It’s a joke; there are plenty of seats. Jade is supposed to laugh, but she won’t even look over at him. She sits with her back stick straight and arms crossed over her chest. In a tiny voice, she says, “It’s fine.”
The man isn’t bad looking, despite his grubby hands. He’s who the boys at school will grow up into—thick Maine accent and a pickup truck. “How old are you?” I ask. The question comes out more forceful than I intend, makes me sound accusing, but he doesn’t seem put off. He turns toward me, his attention immediately shifting away from Jade.
He says to me, “I feel like I should be asking you the same question.”
“I asked first.”
He smirks. “I’ll tell you, but I’ll make you work for it. I graduated high school in nineteen eighty-three.”
I think for a moment; Strane graduated high school in 1976. “You’re thirty-six.”
The man raises his eyebrows, sips his drink. “You disgusted?”
“Why would I be disgusted?”
“Because thirty-six is old.” He laughs. “How old are you?”
“How old do you think I am?”
He looks me over. “Eighteen.”
He laughs again, shakes his head. “Christ.”
“Is that bad?” It’s a stupid question and I know it. Of course it’s bad. The badness of it is written all over his face. I flick my eyes over to Jade and she stares at me as though she’s never seen me before, like she has no idea who I am.
A senior girl at the other end of the table leans toward us. “Hey, can I have a sip of your drink?” she asks. The man grimaces a little, a small show of acknowledgment that it’s wrong, but slides the glass down the table. The girl takes one sip and then shrieks out a giggle, as though instantly drunk.
“Ok, ok.” The man reaches for his drink. “I don’t wanna get kicked out.”
“What’s your name?” I ask.
“Craig.” He nudges the glass toward me. “You want a taste?”
“What is it?”
“Whiskey and Coke.”
I reach for it. “I love whiskey.”
“And what’s your name, sixteen-year-old-who-loves-whiskey?”
I shake my hair back from my face. “Vanessa.” I say it with a sigh, as though I’m bored to tears, as though a fire isn’t burning in me. I wonder if this counts as cheating, how angry Strane would be if he walked in and saw this scene.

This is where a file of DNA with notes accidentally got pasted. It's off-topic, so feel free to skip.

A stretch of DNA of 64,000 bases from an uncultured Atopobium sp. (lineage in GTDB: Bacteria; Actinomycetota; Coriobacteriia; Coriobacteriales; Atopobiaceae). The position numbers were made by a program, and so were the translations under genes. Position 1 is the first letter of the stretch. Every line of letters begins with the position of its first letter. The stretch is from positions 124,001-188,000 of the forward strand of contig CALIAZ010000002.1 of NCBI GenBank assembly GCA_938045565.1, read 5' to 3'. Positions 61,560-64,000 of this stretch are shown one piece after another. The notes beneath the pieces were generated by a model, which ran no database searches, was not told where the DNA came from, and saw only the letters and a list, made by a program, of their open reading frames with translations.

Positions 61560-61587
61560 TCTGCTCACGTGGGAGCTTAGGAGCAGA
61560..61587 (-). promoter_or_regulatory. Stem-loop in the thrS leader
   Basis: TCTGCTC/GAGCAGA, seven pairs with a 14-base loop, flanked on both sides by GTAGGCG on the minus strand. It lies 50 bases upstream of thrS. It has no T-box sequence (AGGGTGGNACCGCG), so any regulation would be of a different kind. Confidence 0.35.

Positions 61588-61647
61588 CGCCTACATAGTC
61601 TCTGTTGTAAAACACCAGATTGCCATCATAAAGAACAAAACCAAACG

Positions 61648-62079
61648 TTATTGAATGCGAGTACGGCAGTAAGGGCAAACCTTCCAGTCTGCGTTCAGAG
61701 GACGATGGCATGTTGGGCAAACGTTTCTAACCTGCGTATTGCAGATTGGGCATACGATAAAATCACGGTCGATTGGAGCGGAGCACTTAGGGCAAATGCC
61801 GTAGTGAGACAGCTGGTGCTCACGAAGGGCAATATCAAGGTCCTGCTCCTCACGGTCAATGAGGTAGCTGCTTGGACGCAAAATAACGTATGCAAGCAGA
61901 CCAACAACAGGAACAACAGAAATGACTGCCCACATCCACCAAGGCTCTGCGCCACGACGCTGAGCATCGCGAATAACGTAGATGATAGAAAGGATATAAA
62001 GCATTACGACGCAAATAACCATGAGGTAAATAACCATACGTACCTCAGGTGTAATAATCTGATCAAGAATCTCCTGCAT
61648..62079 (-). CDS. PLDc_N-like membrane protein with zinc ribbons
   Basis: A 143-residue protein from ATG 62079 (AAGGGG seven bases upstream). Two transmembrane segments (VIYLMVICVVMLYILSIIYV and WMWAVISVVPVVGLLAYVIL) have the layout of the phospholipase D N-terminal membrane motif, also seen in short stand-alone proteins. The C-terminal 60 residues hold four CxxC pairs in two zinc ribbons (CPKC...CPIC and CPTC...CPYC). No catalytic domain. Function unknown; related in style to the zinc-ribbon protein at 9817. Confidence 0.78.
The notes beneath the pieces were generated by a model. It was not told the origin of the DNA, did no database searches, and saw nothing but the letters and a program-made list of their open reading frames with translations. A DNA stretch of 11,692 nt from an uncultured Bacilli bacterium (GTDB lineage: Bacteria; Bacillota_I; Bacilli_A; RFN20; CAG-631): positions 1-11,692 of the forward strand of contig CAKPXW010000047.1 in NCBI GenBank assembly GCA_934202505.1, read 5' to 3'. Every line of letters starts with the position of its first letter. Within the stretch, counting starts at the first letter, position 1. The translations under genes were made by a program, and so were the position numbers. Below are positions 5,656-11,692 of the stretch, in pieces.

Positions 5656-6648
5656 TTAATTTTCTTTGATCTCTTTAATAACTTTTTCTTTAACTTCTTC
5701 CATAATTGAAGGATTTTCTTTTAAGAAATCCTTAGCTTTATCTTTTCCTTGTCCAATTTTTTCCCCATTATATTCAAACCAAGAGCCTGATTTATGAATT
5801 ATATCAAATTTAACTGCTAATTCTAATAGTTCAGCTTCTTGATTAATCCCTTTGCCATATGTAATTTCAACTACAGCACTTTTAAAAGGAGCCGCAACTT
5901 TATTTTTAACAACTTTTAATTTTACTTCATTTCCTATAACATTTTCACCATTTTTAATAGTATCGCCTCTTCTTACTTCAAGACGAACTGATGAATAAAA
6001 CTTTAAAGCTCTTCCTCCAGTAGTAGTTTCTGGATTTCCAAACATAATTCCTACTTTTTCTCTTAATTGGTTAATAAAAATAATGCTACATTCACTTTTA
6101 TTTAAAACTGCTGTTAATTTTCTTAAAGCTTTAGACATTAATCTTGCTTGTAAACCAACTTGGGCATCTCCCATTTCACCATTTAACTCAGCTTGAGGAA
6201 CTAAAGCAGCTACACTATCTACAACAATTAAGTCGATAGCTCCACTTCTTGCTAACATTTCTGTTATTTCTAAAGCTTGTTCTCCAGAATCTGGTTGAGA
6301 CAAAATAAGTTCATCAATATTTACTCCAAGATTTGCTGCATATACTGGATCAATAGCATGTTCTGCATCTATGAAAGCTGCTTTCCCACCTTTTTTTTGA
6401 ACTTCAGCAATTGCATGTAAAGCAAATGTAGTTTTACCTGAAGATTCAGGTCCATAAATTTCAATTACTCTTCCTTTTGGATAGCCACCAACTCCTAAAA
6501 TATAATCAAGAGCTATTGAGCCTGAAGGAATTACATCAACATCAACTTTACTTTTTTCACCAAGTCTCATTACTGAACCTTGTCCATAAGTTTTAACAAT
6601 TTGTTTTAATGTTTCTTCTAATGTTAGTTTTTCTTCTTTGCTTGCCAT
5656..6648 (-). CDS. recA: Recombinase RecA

Charley comes back over, her face flushed, hair messed up. She takes a long swallow from Jade’s can of soda.
“What happened?” Jade asks.
Charley waves her hand; she doesn’t want to talk about it. “Let’s get out of here. I want to go home and pass out.” She looks at me, suddenly remembering. “Shit, I need to drive you home.”
Craig watches intently. “You need a ride?” he asks me.
I balk, my limbs tingling.
“Who are you?” Charley asks.
“I’m Craig.” He holds his hand out for her to shake. Charley just stares him down.
“Right.” She looks to me. “You’re not leaving with him. I’ll drive you home.”
I give Craig a sheepish smile and try not to look too relieved.
“Does she always tell you what to do?” he asks. I shake my head and he leans in toward me. “So what if I wanted to talk to you sometime? How would I do that?”
He wants a phone number, but I know my parents would probably call the police at the sound of his voice. “Do you have Instant Messenger?”
“Like AOL? Sure, I’ve got that.”
Charley watches as I fish a pen from the bottom of my bag and write my screen name on the palm of his hand. “You really like old guys, don’t you?” she asks as we walk out the door. “Sorry if I cock-blocked you. I didn’t think you really wanted to let him drive you home.”
“I didn’t. I just like the attention. He’s obviously a loser.”
She laughs, opens her car door and gets inside, leans across and unlocks the passenger door. “You know, you’re surprisingly screwed up.”
On the drive to my house, Charley plays the same Missy Elliott song over and over, the dashboard glowing her face blue as she raps along: “Ain’t no shame, ladies, do your thing / just make sure you’re ahead of the game.”
By Monday everyone knows Charley gave Will a blow job, but he won’t speak to her now and Jade hears from Ben Sargent that Will called Charley white trash.
“Men are shit,” Charley says as we smoke cigarettes behind the grocery store, huddled between the dumpsters. Jade nods in agreement and I do, too, but only for show. I stayed up late Saturday and Sunday chatting with Craig, and my head still rings from all the compliments he gave me. I’m so pretty, so hot, unbelievably sexy. Since he met me Friday night, I’m the only thing he’s thought about. He’ll do anything to see me again.
Charley says that men are shit, but really she means boys. She wipes away tears before they have a chance to fall, and I know she’s mad and that it must hurt like hell, but a part of me can’t help but think: what did she expect?
* * *
Craig is nothing like Strane. He’s a veteran, was in Desert Storm, and now works construction. He doesn’t read, didn’t go to college, and doesn’t have anything to say when I try to talk about the things I care about. The worst thing about him is how much he likes guns—not just hunting rifles but handguns. When I say I think guns are idiotic, he writes, You won’t think that when someone breaks into your bedroom in the middle of the night. Being armed will probably seem pretty smart then.
Who’s going to break into my bedroom? I shoot back. You?
With Craig, it’s only chatting online, which makes it ok even when he acts like a creep. I haven’t seen him since that night at the bowling alley, and I’m not in any rush to, but he says he wants to see me. He talks all the time about how he wants to take me out.
Where would we even go? I ask, like I’m stupid. Whenever the conversation veers off in a direction I don’t like, I play dumb, which means I play dumb so often, he thinks I actually am.